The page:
Creemos en la libertad de expresión, en el derecho a hablar y en el derecho a ser escuchado. Creemos en el acceso universal a todas las herramientas que contribuyen a la expresión.

Uskomme ilmaisunvapauteen: siihen, että oikeutta puhua – ja oikeutta kuunnella – tulee suojella. Uskomme siihen, että kaikilla tulee olla yhtäläinen pääsyoikeus puheen työkaluihin.

Nous croyons à la liberté d’expression, à la protection du droit de parole et du droit d’écouter. Nous croyons en l’accès universel aux outils d’expression.

Crediamo nella libertà di parola: nella protezione del diritto di parlare — e del diritto d’ascoltare. Crediamo nell’accesso universale agli strumenti di comunicazione.


Nós acreditamos na liberdade de expressão: protegendo o direito de falar — e o direito de ouvir. Nós acreditamos no acesso universal as ferramentas de expressão.

Now I guess we‘ll see how well MarsEdit copes with posting in multiple scripts… (Thanks to Jeff Jarvis for the link.)

Catch up #1: tsunami

Yesterday morning, as we wove our way around Old NC 20 in the pre-dawn light, we clicked on a station that was carrying BBC News and learned about the devastating tsunami.

I’m now working my way through my RSS feeds—even though old items automatically roll out of the feeds and no newspaper ever has more than a day’s worth of items, I still have about 1800 items to read—and have found the following about the tsunami:

We assimilate another one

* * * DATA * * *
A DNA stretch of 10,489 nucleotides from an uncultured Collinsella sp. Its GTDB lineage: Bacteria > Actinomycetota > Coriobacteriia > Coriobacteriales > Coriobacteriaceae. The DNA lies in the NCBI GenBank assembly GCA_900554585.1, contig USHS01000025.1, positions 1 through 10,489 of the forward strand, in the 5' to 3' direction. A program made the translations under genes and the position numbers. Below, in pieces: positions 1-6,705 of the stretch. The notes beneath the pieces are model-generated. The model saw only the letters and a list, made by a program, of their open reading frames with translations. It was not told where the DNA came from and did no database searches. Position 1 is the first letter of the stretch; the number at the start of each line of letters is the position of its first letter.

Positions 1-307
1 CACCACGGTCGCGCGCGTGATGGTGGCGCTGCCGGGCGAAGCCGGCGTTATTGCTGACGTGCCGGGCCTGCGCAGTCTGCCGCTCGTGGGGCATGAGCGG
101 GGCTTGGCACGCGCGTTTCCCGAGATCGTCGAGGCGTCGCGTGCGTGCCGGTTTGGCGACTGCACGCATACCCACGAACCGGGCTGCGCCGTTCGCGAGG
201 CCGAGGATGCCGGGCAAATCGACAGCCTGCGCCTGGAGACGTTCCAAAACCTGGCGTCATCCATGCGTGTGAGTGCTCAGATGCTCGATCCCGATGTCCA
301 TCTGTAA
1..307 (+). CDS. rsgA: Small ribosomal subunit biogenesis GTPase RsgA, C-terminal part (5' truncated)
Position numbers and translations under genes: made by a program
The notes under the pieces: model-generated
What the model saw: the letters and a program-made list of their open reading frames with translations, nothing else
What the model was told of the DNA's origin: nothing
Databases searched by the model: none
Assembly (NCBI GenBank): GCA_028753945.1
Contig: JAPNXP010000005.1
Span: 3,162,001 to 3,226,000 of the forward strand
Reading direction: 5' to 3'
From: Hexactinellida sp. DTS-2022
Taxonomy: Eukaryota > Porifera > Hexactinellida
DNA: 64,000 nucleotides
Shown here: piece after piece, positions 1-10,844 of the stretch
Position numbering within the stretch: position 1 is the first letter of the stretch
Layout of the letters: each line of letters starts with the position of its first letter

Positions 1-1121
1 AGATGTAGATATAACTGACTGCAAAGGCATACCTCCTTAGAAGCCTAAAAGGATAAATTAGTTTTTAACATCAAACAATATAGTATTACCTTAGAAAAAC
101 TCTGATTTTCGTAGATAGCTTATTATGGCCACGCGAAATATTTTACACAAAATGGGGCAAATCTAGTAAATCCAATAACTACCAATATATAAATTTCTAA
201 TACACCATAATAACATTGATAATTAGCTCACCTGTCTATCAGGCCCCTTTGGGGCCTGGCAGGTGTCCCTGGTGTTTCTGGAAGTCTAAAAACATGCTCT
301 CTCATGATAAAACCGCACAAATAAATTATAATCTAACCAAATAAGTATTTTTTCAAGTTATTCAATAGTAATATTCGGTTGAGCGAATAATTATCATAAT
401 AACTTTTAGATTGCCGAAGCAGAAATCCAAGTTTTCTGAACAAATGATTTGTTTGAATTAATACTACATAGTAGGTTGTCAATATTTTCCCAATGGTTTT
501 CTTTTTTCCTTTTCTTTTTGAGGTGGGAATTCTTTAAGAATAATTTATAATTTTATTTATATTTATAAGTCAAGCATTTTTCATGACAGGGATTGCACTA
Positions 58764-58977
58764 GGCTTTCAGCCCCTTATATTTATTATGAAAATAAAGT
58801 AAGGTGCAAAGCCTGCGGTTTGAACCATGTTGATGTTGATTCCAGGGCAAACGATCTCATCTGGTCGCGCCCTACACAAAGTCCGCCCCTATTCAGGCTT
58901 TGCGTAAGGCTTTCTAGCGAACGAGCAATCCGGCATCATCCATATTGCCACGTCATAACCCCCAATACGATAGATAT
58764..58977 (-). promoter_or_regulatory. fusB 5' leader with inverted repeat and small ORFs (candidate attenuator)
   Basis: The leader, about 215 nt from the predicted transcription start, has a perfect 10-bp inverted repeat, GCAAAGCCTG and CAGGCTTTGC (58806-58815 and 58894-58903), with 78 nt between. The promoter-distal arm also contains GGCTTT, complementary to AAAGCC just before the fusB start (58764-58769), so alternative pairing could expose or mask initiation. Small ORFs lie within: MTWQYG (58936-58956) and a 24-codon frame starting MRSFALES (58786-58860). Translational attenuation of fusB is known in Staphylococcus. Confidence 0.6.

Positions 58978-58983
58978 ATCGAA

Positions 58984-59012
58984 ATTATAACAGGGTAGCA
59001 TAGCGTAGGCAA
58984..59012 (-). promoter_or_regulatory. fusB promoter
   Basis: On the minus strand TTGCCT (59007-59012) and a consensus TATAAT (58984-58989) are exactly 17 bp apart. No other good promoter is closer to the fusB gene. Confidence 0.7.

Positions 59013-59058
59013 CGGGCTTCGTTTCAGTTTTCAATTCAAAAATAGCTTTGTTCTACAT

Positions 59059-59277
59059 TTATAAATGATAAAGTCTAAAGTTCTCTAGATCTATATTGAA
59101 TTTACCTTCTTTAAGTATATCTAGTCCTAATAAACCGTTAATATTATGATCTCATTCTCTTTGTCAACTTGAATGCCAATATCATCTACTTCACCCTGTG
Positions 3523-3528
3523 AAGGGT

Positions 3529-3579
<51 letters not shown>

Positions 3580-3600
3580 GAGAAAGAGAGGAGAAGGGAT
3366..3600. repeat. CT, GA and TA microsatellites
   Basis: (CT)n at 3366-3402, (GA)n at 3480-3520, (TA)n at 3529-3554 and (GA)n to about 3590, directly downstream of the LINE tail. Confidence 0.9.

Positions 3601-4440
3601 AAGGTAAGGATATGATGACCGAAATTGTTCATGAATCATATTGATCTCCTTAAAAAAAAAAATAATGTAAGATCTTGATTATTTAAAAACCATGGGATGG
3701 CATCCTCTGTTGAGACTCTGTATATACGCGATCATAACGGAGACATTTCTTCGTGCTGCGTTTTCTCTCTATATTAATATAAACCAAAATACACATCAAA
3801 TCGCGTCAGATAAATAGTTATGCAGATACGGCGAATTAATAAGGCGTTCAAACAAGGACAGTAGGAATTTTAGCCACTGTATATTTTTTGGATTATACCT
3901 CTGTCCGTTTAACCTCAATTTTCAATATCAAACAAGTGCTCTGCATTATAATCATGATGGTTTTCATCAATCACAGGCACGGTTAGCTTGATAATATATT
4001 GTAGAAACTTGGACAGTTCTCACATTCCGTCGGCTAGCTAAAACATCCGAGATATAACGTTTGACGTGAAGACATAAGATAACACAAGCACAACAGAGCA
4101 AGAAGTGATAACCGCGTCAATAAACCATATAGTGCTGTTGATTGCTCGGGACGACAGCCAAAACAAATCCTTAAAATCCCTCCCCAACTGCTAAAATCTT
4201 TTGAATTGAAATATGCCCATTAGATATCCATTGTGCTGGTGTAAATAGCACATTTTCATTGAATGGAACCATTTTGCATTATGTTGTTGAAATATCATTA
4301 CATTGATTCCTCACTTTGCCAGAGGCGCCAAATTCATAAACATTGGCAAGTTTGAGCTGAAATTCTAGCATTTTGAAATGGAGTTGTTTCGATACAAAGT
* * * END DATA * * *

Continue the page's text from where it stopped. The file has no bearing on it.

Shades of Gray: Back to Mac. My fellow Sloanblogger is seeing the light. Straz, here are my quick thoughts about life with a Mac:

  • Make sure you check out VersionTracker for software downloads—including Keyword Assistant and other invaluable iPhoto plugins; Mac OS X Hints for tips and tricks for getting more out of your machine; and the MacFixit Forums for troubleshooting.
  • MarsEdit is my blog posting tool of choice—it copes neatly with my Manila blog as well as the Movable Type-based BlogCritics.
  • The biggest problems I have with my machine tend to be managing hard disk space—probably because I have over half my 60 GB disk filled with digital music.

Have fun, Straz, and welcome to the other side!


red sky at morning, sailors take warning

The second batch of photos from our trip. These include outdoor shots around my dad’s property (and my uncle’s house on the neighboring hill) across several days, from sunrise to sunset.

Technical note: the last batch, starting with the wood photos, were shot at twilight, although the exposure makes them look as though it were still late afternoon. This is why they aren’t especially crisply focused—I didn’t have my tripod, so I leaned against a tree where I could and shot freehand where I couldn’t.

Greatest Hits of Greatest Hits of 2004

I’m not sure I feel moved to write my own Best of the Year list as I did last year… but when looking at these two lists by cartoonists whose musical tastes I respect, I know that there will at least be a lasting guide to what’s good from the year. The more complete of the two so far is Jeph Jacques’ top 10 list at Questionable Content, on which I’ve listened to exactly one and a half discs; good shopping list.

Another indie-focused list, in words and pictures, comes from Scary Go Round’s John Allison, who has his character Shelley Winters (no relation) reviewing his top 20 selections (link goes to the first five; looks like he’ll be doing them as a week of comics). The coverage is hilariously honest: regarding Air’s Talkie Walkie, she notes, “This record is nice when you are listening to it but you forget it the second you turn it off,” and she zings Franz Ferdinand with “their songs are about being an androgynous pixie-boy who dances on the dance floor with anything in trousers or a skirt.”

There’s also a meta-post at Blogcritics collecting “best of” lists, and KEXP has posted their collection of DJ Best Of lists—the Top 90.3 won’t be posted until Friday.